Faster region-based convolutional neural network (Fast-RCNN) is the most widely used architecture in terms of modifying a pretrained model for detection tasks. It is made up of a feature extractor model and a region proposal model. Most researchers find this model easier to employ by changing the feature extractor to their taste, thereby coming up with a modified architecture or new architecture. Masked-RCNN which follows the same principle as that of Faster-RCNN has seen much utilization for the purpose of object detection. We noticed that most researchers employ the ResNet or the VGG as the feature extractor while deploying modified Faster-RCNN and Masked CNN. Currently in the world of object detection, the YOLO (You Only Look Once) has earned popularity due to its ability to detect tiny object of which various researchers utilized different versions for the purpose of fruit detection [133].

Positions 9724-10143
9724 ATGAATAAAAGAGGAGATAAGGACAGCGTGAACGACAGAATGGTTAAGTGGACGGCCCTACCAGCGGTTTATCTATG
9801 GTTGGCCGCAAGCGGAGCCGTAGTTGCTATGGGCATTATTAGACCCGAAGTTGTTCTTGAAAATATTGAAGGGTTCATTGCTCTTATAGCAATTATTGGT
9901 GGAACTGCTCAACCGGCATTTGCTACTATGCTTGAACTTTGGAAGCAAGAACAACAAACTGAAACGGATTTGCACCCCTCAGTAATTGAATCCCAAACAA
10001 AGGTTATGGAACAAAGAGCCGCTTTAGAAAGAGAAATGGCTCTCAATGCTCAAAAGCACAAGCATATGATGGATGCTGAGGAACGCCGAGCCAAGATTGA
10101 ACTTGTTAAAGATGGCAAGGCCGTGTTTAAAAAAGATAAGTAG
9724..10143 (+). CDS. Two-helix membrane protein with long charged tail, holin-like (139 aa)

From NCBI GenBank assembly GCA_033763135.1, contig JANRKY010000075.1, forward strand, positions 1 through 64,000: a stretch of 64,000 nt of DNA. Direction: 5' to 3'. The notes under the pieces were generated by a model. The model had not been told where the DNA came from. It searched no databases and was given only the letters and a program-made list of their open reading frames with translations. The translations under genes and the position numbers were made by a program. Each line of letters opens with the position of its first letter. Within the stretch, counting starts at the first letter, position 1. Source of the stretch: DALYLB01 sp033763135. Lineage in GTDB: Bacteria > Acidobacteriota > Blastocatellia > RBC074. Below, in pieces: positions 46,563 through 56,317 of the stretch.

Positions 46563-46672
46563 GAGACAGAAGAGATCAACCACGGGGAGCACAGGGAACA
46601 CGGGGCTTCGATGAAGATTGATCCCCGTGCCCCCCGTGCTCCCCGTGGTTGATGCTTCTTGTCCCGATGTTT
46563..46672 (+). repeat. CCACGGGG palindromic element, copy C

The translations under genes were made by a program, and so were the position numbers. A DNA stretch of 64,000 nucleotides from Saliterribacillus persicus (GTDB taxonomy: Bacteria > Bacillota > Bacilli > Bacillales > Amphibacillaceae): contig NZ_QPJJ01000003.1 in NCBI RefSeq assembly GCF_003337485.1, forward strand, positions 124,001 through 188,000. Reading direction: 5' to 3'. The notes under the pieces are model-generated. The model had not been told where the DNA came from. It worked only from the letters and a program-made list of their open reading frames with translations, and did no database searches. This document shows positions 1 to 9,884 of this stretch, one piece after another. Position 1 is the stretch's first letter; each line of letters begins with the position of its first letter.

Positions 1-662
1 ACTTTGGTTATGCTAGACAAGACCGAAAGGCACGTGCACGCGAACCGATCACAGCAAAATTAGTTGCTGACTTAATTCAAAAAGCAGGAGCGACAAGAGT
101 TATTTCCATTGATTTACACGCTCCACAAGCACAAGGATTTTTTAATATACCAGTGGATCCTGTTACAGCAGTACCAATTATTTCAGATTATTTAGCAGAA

Moreover, sequel to the dataset employed by the researches, we figured out that dataset is the most challenging factor facing fruit detection and classification. Due to minimal availability of fruit dataset, fruit detection and classification has been a big issue in the world of AI. To train a DL classifier, large datasets are required, comprising a vast number of parameters to be tuned to control training convergence. The availability of large, multi-labelled, and well-annotated dataset repositories will eliminate the need for researchers to collect massive datasets in different real conditions and environments that would need the oversight of agricultural specialists for interpretation. The most widely used dataset for fruit classification is the “Fruit 360” dataset. It contains 120 classes, and each class has different categories of fruit and is split into three sets: training set contains 60,498 images, validation set has 106 images, and testing set has 20,622 images, and the dataset contains 81,226 images in total as illustrated in Figure 8. A major drawback of this dataset is that the images are small (100 × 100 pixels), which makes it difficult to differentiate between some fruits. The number of images in each class is not equal which will result in the accurate classification of classes with huge number of images compared to the classes with few datasets. Also, the images have no background, and thus it does not scale very well to real-world applications. Several researchers [113, 122, 134] tried to develop a more complex dataset for the same purpose of fruit classification. But the dataset does not have a sufficient number of images. We recommend to apply a data augmentation technique in issues like this. Data augmentation is a solution to solve the limitations of datasets of which generative adversarial network (GAN) is a typical example. It consists of an increase in data training, including rotations, translations, and mirrors, by carrying out a series of transformations. There are two phases in the GAN algorithm: a generative phase depicting the input image distribution and the discriminatory phase evaluating the likely output sample. Many GAN models have been developed as attempts to overcome the need for large-scale training datasets such as cycle consistent GAN, deep convolutional GAN, conditional GANs, autoregressive deep convolutional GAN, progressive growing GAN, and so on. Transfer learning (TL) is also recommended as a solution to minimal dataset issue as seen in the works of Sa et al. and Singh et al. [71, 134]. The method of TL is focused on a DL network that has been previously developed and updated to build a new mission. TL makes it possible for a CNN algorithm to obtain weights from a particular model already preworked on a broader dataset. In order to easily move the weights to the proposed new model and classes in the target dataset, the finishing layer is to be replaced with a new layer. Therefore, a pretrained network may be used to learn new trends from new data. It is also helpful if we do not have adequate knowledge to train the network. We therefore use a pretrained model for the task in a fitting dataset. The main concept is to freeze some network layers and change input and output layers normally. TL on the other hand will work for limited number of fruit categories as most of the datasets used in the TL have limited number of fruit categories.